Shopify leadership manages expectations for 2020 despite ‘spectacular’ fourth quarter
Shopify Inc. senior executives on Wednesday appeared to be managing expectations for 2020, especially when it comes to the company’s nascent fulfilment network, even after reporting surprisingly strong fourth-quarter revenue growth.
Shopify’s stock shot up more than 17 per cent when markets opened Wednesday after the company announced 47 per cent year-over-year revenue growth during Q4, marking the first quarter since 2015 that the company’s year-over-year growth rate has risen.
The stock pulled back to a mere 7.7 per cent increase by day’s end, perhaps heeding chief financial officer Amy Shapiro’s words that investors shouldn’t expect more revenue acceleration in the coming year.
“Q4 was just a spectacular quarter. Every part of the business was contributing. We had strong merchant growth,” Shapiro said on the earnings call with analysts. “That’s not going to be something that we expect can happen every quarter.”
Shopify posted a net loss of US$124.8 million during fiscal 2019, but revenue was up 47 per cent to US$1.6 billion.
For 2020, the company is forecasting revenue growth of around 36 per cent, although analysts said they expect Shopify will do better than that. The company is forecasting a GAAP loss of between US$158 million and US$168 million, driven by increased investment.
“They have a pattern of exceeding consensus revenue estimates, and the guidance that they establish for themselves, so I expect that pattern to continue,” said Chris Silvestre, an equity analyst at Veritas Research. “In my own projections, I expect the company to beat for every quarter for the next two years, actually.”
Another key area for which Shopify leadership tried to temper expectations was the nascent Shopify Fulfillment Network, which promises to provide two-day shipping throughout the continental United States for merchants using the company’s platform.
You can have them banging at the door for (shipping and warehousing), but that doesn’t necessarily mean you can develop an offering that is compelling, and that allows you to make money
Chris Silvestre, equity analyst, Veritas Research
Shopify’s bread and butter remains the e-commerce platform that handles online sales and payments, but in recent years it has been building out ancillary value-add services to offer to merchants.
The fulfilment network, announced in 2019, was initially described as a US$1-billion investment to handle warehousing, packing and shipping for customers. At the time, the company said it planned to scale it up by the end of the year.
But on Wednesday’s earnings call, Shopify revealed that it has processed fewer than one million fulfilments so far, and chief executive Tobi Lutke emphasized the complexity of the undertaking.
“It’s impossible to build complex things that work unless you start with something very, very simple and then organically build it,” he said. “If you build something that tries to solve for complexity immediately, it fails every single time.”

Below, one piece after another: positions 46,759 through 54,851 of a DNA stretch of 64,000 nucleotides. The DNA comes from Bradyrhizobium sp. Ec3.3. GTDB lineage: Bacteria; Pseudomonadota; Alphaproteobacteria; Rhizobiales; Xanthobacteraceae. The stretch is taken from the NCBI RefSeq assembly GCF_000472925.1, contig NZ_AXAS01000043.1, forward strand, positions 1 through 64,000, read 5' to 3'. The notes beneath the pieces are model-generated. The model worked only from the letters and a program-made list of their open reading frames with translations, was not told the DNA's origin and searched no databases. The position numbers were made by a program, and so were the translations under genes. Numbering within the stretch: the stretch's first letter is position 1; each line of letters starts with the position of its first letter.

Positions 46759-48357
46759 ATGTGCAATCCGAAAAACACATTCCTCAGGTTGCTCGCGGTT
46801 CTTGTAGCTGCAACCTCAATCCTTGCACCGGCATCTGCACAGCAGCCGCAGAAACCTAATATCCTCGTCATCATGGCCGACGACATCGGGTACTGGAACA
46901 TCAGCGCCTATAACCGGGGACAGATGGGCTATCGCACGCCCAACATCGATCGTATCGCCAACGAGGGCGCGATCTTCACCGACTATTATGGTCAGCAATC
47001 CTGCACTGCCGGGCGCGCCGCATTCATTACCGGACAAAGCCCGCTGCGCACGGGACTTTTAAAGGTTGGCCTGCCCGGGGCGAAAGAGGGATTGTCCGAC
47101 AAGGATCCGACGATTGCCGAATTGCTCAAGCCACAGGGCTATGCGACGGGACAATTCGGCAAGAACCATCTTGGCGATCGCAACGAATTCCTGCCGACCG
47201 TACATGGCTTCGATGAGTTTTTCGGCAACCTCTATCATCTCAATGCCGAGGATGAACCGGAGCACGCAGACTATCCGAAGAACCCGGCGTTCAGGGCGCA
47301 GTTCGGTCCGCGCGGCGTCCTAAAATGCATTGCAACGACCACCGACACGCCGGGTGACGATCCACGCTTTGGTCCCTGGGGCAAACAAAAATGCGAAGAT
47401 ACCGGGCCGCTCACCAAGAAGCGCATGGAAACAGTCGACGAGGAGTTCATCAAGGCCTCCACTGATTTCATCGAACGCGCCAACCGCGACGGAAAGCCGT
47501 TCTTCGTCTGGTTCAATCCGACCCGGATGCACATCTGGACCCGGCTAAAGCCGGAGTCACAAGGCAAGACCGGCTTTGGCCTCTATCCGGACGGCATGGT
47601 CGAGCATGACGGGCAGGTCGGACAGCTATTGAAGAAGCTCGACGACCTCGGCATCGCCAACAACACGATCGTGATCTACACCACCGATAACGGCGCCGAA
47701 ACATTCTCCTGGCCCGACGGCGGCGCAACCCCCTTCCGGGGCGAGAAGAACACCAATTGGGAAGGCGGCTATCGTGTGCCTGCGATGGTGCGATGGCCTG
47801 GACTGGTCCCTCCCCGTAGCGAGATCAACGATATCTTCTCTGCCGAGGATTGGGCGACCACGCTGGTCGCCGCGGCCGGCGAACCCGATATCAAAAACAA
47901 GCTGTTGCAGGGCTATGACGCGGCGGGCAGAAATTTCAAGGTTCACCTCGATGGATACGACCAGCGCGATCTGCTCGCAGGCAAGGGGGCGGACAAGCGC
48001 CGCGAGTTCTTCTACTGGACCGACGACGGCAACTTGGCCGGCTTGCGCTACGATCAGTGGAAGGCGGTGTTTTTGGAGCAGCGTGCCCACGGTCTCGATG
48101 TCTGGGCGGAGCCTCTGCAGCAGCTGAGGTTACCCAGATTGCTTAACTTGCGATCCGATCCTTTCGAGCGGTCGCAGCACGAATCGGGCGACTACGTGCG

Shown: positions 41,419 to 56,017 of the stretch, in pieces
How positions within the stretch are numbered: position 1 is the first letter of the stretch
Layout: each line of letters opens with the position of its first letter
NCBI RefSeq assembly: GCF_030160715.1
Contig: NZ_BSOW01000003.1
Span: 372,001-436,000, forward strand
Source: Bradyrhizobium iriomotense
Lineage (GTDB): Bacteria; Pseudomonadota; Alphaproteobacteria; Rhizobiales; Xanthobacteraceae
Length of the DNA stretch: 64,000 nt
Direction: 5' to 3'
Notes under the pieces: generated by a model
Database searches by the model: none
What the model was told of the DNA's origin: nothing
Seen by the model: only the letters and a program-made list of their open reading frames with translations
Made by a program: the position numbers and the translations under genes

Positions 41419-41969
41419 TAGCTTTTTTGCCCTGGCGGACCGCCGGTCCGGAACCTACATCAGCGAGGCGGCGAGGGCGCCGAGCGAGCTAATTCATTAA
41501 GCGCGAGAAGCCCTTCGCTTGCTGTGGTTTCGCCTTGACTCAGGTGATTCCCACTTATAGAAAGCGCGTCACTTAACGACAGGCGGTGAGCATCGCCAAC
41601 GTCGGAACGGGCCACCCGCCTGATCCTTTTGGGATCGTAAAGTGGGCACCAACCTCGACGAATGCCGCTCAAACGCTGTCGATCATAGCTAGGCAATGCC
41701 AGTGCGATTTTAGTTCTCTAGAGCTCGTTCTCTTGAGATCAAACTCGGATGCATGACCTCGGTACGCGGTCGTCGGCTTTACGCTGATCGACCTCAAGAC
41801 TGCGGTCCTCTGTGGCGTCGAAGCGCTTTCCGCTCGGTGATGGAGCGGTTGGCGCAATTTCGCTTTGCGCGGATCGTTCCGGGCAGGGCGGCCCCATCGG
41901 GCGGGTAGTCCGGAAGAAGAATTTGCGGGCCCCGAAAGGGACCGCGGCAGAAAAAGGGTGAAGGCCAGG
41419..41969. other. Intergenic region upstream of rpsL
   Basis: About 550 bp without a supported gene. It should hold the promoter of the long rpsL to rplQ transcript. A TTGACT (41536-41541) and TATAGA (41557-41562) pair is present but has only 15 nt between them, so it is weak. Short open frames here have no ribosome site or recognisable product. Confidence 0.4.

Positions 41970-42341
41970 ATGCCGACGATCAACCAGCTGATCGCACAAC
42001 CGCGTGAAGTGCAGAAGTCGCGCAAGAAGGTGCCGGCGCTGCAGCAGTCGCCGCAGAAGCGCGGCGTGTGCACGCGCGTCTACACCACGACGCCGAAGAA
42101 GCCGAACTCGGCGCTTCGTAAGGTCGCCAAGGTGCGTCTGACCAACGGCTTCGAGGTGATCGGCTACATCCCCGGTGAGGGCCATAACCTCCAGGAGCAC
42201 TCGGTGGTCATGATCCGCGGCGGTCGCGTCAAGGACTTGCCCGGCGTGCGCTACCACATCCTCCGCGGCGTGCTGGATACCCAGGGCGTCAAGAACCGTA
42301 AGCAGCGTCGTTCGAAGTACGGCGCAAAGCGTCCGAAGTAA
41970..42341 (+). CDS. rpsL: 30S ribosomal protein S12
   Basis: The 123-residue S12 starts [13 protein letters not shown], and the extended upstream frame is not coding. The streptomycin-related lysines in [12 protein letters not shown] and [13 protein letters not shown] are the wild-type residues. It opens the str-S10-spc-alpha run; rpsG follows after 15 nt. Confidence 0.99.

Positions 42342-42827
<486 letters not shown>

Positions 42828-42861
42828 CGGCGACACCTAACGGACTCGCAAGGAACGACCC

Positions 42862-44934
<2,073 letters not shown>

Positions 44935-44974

The company also confirmed it is opening a research and development centre in Ottawa to grapple with difficult problems associated with shipping and warehousing.
“At the R&D centre in Ottawa, we don’t want to just make plans for the periphery,” chief operating officer Harley Finkelstein said. “We want to actually get into it and really figure out what we need to do.”
Finkelstein said the company is trying to work out the kinks before it goes big with the network.
“We currently have dozens of merchants in this early access phase and, really, the objective right now is to optimize for experience,” he said. “We want to make sure that they not only are getting value from it, but are also going to become big promoters of what we’re doing here.”
This attitude is a bit of a change from last June, when chief product officer Craig Miller told an audience that Shopify planned to scale up by the end of 2019.
“By the end of this year, we should be able to serve merchants that send out 30,000 packages per day all the way down to those that are sending out three packages per day,” he said at the time.
Silvestre said it was notable the company is using “startup language” to describe the fulfilment network and talking about finding a product-market fit for the service. Handling warehousing and shipping is one of merchants’ biggest frustrations.
“Merchants definitely want it. It is the biggest pain point,” he said. “You can have them banging at the door for it, but that doesn’t necessarily mean that you can develop an offering that is compelling, and that allows you to make money. So I think that’s the part that they’re working on right now.”
Silvestre said the centre might end up costing the company more than the US$1 billion initially forecast, which did not include the acquisition of a robotics company last summer to assist in the effort.
“Initially, they said US$1 billion in investment, but then they spent US$450 million on 6 River Systems, to which they said, well, that’s not part of the billion,” he said.
“I’m not sure if it will happen, I’m not sure when it will happen, but I think what could cause the market to be more concerned is either capex or opex that isn’t expected.”